The difference between nursing homes and assisted living is the level of care provided in each facility. According to the National Institute on Aging, in a nursing home, senior residents receive round-the-clock care, which is similar to one they will get during a hospital stay. Assisted living, on the other hand, offers limited assistance to the elderly.
Although people often use both terms interchangeably for living arrangements, “nursing home” and “assisted living” are entirely distinct from each other. Below is essential information when deciding between the two long-term facilities for your elderly relative.
When Should You Consider Assisted Living?
Assisted living is suitable for people who want to retain their independence but still require help for some activities, according to the Federal Trade Commission. Residents get to have their private living quarters, which may include a kitchen, bathroom, or both. They can also do household chores and tasks with minimal to no assistance, such as personal grooming, bathing, dressing, eating, and moving around. If your elderly relative remains mobile and functional but tends to forget things, consider placing them in an assisted living community.
Services offered typically include three meals a day, assistance with medication and personal care, housekeeping, and laundry. They also have a medical staff on-board, but only in a limited capacity. Sometimes, they will organize trips and other social activities to keep their residents engaged and active. Moreover, they may allow residents to have pets and have visitors to stay for a while.
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When Is a Nursing Home the Right Choice?
Meanwhile, the nursing home is ideal for older adults who require a higher level of assistance in performing daily activities. It may include those who are bedridden, unable to walk on their own, suffering from multiple conditions, or with dementia. Residents are entirely dependent on a caregiver for every task, such as getting in and out of bed, eating, bathing, and taking medicines. Moreover, they are under the supervision of skilled medical professionals who adhere to a standard of care, according to the Centers for Medicare and Medicaid Services. Sometimes, residents share their quarters with others instead of having a private room, which makes overnight stays with family impossible.
In a nursing home, there is always a registered nurse on duty to provide medical care. Sometimes, a physician may also be available, but for only certain hours in a day.
How Do You Choose?
When choosing between a nursing home and an assisted living facility, you must first understand your elderly relative’s needs. Ask their physician about the necessary medical care and arrangement. They may require full-time care because of their condition or partial assistance since they want to maintain independence. Keep in mind that the higher the level of care they need, the more expensive the rates will be. Fortunately, Medicare and Medicaid can cover the nursing home expenses up to a specific limit.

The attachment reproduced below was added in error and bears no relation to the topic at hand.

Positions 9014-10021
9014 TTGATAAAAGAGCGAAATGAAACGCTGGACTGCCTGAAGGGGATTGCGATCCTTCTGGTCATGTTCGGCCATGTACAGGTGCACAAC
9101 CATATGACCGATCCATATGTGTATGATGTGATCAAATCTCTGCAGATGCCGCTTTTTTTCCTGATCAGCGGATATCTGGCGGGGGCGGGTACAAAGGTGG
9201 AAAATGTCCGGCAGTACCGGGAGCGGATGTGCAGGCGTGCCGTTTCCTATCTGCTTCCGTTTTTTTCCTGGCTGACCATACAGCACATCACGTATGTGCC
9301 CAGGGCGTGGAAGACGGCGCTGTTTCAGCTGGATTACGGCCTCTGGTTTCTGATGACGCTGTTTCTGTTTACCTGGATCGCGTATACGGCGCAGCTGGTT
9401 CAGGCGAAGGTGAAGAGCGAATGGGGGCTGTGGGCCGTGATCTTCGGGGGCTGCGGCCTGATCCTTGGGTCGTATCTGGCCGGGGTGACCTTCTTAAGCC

Make it a point to visit the facility first and observe how things are normally done. Feel free to ask the facility’s administrator questions, and if possible, interview other residents as well. Moreover, consider the facility’s distance to you in case of an emergency.
Is My Senior Loved One’s Safety Guaranteed in the Facility?
Once you have figured out what the difference is between nursing homes and assisted living, you may still have safety concerns. While medical care is readily available in both facilities, safety is not guaranteed.
Some nursing homes and assisted living facilities operate with an inadequate number of staff members because of high turnover, according to Health Service Insights. It is not unusual to find a low employee-to-residents ratio in both settings, resulting in overworked, highly-stressed caregivers, and an opportunity for mistreatment or injuries.
Elder abuse in long-term care facilities is not new or uncommon; however, many of the cases go unreported for fear of repercussions, according to the National Center on Elder Abuse. Residents who are highly dependent or socially isolated tend to be most at risk. They may experience physical, emotional, sexual, or financial abuse in the care facility. As their relative, you need to spot its first warning signs of abuse so you can help them.
Look for red flags, such as visible signs of injury, worsening health condition, weight loss, dehydration, or unkempt appearance. Be wary of sudden behavioral changes, including appearing confused, scared, or depressed. Once you notice any of these, try asking them what happened. If you suspect that their living conditions are less than ideal, consider transferring them immediately before the situation worsens.
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How a Lawyer Can Help
If you suspect mistreatment or abuse, report the issue immediately to authorities and take steps to protect your elderly relative. At times like these, you can reach out to Ben Crump Law, PLLC to learn about your options for legal recourse as a family of the victim. We can help you prove who is liable for what your loved one has experienced.
We can assist you in seeking just compensation for your elderly relative’s injuries and emotional distress while inside the nursing home or assisted living facility. Possible losses may include medical expenses, pain and suffering, and the cost of their stay where the abuse or injury happened. To get started, reach out to Ben Crump Law, PLLC at (800) 959-1444 to speak about your potential case.